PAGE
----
Last week, I gave an interview to Inkspokes, a website dedicated to independent authors and their readers. The interviewer, Nelson Suit, who is one of the editors at Inkspokes, asked me a number of questions about my own experiences as an author who published his own work, but then asked me — as both a writer and a publisher of others’ writing — what would be my advice for folks who were looking at self-publishing. Well, a lot of people who are smarter than I am have given thought to that subject, but after considering the question for a bit, here’s what I came up with:
DK: My two biggest pieces of advice will both seem a bit heretical.
The first is that self-publishing doesn’t mean that you have do everything yourself — or that you should. The chairman of Penguin/Random House doesn’t copyedit every book, nor does he try to design his own covers. He’s your competition. Budget in the time and (if you can) the money to outsource the parts of the work of publishing that you really can’t (or as I said shouldn’t) handle yourself.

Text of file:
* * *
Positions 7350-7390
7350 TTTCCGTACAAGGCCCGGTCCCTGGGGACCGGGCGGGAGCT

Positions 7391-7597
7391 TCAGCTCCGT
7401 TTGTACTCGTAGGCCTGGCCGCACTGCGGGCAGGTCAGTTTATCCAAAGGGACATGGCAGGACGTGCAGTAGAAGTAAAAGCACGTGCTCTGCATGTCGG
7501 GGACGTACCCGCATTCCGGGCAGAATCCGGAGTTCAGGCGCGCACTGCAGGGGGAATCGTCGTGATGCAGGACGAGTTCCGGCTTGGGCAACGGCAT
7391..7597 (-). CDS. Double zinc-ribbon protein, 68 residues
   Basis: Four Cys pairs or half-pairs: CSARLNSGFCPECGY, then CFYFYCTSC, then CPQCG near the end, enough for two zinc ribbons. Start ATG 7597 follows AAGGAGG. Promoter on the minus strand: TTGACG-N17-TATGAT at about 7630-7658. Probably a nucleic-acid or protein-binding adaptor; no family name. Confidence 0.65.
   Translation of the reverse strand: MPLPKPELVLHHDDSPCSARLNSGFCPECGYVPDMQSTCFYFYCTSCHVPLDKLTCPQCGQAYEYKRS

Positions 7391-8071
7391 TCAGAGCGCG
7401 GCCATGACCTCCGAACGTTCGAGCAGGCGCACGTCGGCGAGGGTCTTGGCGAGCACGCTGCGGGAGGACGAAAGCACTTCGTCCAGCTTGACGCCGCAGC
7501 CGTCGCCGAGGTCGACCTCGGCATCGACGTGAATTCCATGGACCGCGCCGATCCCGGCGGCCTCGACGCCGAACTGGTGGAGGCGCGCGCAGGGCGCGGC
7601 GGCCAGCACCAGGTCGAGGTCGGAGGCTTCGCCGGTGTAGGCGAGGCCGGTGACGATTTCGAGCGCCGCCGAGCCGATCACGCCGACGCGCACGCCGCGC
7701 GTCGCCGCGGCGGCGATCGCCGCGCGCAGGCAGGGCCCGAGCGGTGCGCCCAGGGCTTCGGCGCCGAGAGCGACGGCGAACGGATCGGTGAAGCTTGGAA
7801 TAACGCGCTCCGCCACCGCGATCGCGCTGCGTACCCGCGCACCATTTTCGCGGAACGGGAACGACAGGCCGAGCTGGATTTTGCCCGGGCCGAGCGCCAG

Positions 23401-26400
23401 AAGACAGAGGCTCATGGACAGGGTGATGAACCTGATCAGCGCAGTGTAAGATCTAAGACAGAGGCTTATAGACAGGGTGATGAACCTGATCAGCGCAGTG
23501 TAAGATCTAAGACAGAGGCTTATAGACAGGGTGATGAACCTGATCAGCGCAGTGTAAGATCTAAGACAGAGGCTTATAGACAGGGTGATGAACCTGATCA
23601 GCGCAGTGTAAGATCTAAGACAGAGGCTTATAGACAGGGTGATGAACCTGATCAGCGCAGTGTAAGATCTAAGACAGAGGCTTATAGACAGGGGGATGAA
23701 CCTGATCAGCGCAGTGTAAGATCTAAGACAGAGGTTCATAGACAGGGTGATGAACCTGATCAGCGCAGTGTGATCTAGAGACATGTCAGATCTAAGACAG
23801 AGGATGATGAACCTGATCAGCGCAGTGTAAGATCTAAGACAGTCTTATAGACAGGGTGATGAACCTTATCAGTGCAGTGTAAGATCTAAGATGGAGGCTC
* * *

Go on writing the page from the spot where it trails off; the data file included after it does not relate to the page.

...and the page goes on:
The places where you will really serve yourself best by finding someone else to help out? Highly technical processes like print layout and cover design. It’s possible to create your own ebooks if your work is narrative and doesn’t include much in the way of complicated formatting or images.
You should absolutely have editors at each of the three stages of editing — development (before the “final” draft is finished); copyediting (after you’re done developing the book but before you’ve had it laid out); and proofreading (after layout/conversion and just before publication). Do you have to hire professionals? I’m not unbiased, I recognize, but I highly recommend it.